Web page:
And finally, by quarter end, scrap prices fell a further 20% from the March 30 levels, which impacted Q2 results and will continue to weigh on our results for the balance of the year.

Now on to the quarter. As noted on Slide 5, revenue for the second quarter of 2019 was $3.25 billion, a 7% increase over the $3.0 billion recorded in the comparable period of 2018. Parts and services organic revenue growth for the second quarter of 2019 declined 2.1% on a reported basis. But when adjusting for the 1 less selling day in Europe, the decline in organic revenue for parts and services was 1.3%.

Net income was $150 million compared to the $157 million for the same period of 2018. Diluted earnings per share for the second quarter of 2019 was $0.48 as compared to $0.50 for the same period last year. However, the second quarter of 2019 results included a noncash impairment charge of $25 million net of tax. Regarding this impairment charge, as we reported last quarter, we intend to divest a few of our noncore business units over to the next year and thus have recorded the related assets and liabilities as held-for-sale. Each period, we evaluate the recoverability of the carrying value of these assets. In the second quarter, we concluded that the expected recovery will be less than the carrying value, and as a result, we recorded an impairment charge of about $0.08 a share, which is excluded from our calculation of adjusted diluted EPS. On an adjusted basis, net income was $204 million, an increase of 6% compared to the $192 million reported for the same period of 2018. Adjusted diluted earnings per share for the second quarter of 2019 was $0.65 compared to $0.61 for the same period last year, a 7% increase.

With respect to capital allocation, during the quarter, we repurchased approximately 4.4 million shares of our common stock, returning approximately $120 million of capital to our stockholders. Since initiating our plan in late October 2018, the company has repurchased 9.3 million shares for a total of $251 million.

Let's turn to the quarterly segment highlights. As you will note from Slide 7, organic revenue growth for parts and services for our North American segment declined 0.4% in the second quarter of 2019. As anticipated, the PGW Glass business and the airplane recycling operation exhibited a decline in same-day growth while the largest part of our North American segment, that being the automotive salvage and the aftermarket parts operations, exhibited positive same-day growth of approximately 0.7%. While our focus on driving profitable revenue growth has the result of shaving off some low-margin revenue, it has a material positive benefit on our margins.

We continue to perform well in North America especially when you consider that according to CCC, collision and liability-related auto claims were again down 2.6% year-over-year in the second quarter. This softness was nationwide with 40 of the 50 states recording a decline in repairable claims. Additionally, miles driven has slowed with the lower growth coming from increased vehicles and operation versus miles driven per vehicle, and increase in the number of people working from home and the shift towards online shopping.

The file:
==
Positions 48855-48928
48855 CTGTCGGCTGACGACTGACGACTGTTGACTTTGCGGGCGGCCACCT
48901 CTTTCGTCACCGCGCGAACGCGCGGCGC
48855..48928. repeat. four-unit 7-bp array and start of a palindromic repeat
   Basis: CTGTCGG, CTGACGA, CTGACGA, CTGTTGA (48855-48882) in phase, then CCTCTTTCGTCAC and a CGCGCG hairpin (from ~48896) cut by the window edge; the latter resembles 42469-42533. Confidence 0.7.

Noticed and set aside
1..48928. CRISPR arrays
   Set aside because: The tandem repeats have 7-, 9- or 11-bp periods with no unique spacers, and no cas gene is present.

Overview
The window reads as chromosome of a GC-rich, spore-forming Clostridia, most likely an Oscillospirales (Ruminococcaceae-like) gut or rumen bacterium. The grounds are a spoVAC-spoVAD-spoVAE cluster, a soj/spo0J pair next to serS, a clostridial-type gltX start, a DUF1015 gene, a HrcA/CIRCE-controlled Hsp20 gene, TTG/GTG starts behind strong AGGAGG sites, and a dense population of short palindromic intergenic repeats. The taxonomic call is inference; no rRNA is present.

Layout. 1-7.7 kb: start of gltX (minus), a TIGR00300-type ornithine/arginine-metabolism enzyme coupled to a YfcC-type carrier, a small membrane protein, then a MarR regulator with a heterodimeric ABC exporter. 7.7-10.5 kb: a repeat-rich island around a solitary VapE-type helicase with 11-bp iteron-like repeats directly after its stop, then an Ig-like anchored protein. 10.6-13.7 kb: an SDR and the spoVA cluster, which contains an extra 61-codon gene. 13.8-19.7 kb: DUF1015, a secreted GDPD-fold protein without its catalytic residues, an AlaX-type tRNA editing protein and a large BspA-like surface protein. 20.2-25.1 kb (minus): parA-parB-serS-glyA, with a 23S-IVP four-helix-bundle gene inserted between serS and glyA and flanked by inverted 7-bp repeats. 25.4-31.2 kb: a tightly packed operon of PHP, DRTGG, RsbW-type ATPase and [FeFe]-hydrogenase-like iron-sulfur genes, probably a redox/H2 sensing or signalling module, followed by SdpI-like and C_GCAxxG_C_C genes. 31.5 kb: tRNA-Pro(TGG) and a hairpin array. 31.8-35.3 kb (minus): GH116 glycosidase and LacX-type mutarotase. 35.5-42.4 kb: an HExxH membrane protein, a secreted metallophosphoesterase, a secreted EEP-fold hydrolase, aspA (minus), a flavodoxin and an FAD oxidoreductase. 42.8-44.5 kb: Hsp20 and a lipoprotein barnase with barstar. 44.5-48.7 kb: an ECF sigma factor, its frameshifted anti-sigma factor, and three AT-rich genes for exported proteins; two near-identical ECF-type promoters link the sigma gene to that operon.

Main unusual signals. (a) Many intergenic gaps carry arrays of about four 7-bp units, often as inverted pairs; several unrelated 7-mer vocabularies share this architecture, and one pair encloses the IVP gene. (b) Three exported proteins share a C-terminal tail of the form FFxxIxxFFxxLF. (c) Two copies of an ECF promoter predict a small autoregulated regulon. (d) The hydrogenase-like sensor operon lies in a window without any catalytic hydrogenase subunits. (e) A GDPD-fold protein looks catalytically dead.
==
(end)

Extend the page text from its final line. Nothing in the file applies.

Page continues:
Despite some macro industry challenges on the top line and facing another tough comparison against the second quarter of 2018, our North America's teams focus on profitable growth drove excellent year-over-year margin improvements. Segment gross margins were 44.1% and EBITDA margins were 14.4%, reflecting improvements of 100 basis points and 130 basis points, respectively, when compared to the second quarter of last year and representing some of the highest levels in the history of the company.

Furthermore, when removing the self-service business, the business unit that experienced the greatest downward impact on margins from the decline in scrap prices, gross margins and EBITDA margins for the rest of our North American segment were up 160 basis points and 190 basis points, respectively. Varun will address this in more detail, but I wanted to highlight the positive results from our margin-enhancement efforts.

We also continue to grow our parts offerings with aftermarket collision SKU offerings and the total number of certified parts available growing 5.4% and 11.5%, respectively, year-over-year in Q2. Related to certified parts, as some of you may be aware, in late June, LKQ received notification from NSF International that it will discontinue its automotive parts certification business and affiliated automotive certification and registration programs effective September 30 of this year. Many parts, which are certified by NSF, are also covered by CAPA, the largest certification body, and we are confident going forward that discontinuation will not have a material impact on our certified parts availability.

Moving to the other side of the Atlantic. Our European segment achieved total parts and services revenue growth of 18% primarily driven by the acquisition of STAHLGRUBER. Organic revenue growth for parts and services in the second quarter of 2019 declined 4.3% on a reported basis and was down 2.8% on a same-day basis, which was below our expectations. As noted by other public companies with European exposure, the softness is an overall industry headwind, not an LKQ-specific issue. Indeed, our performance on a relative basis appears to be fairly strong, which gives us confidence that we are not losing share.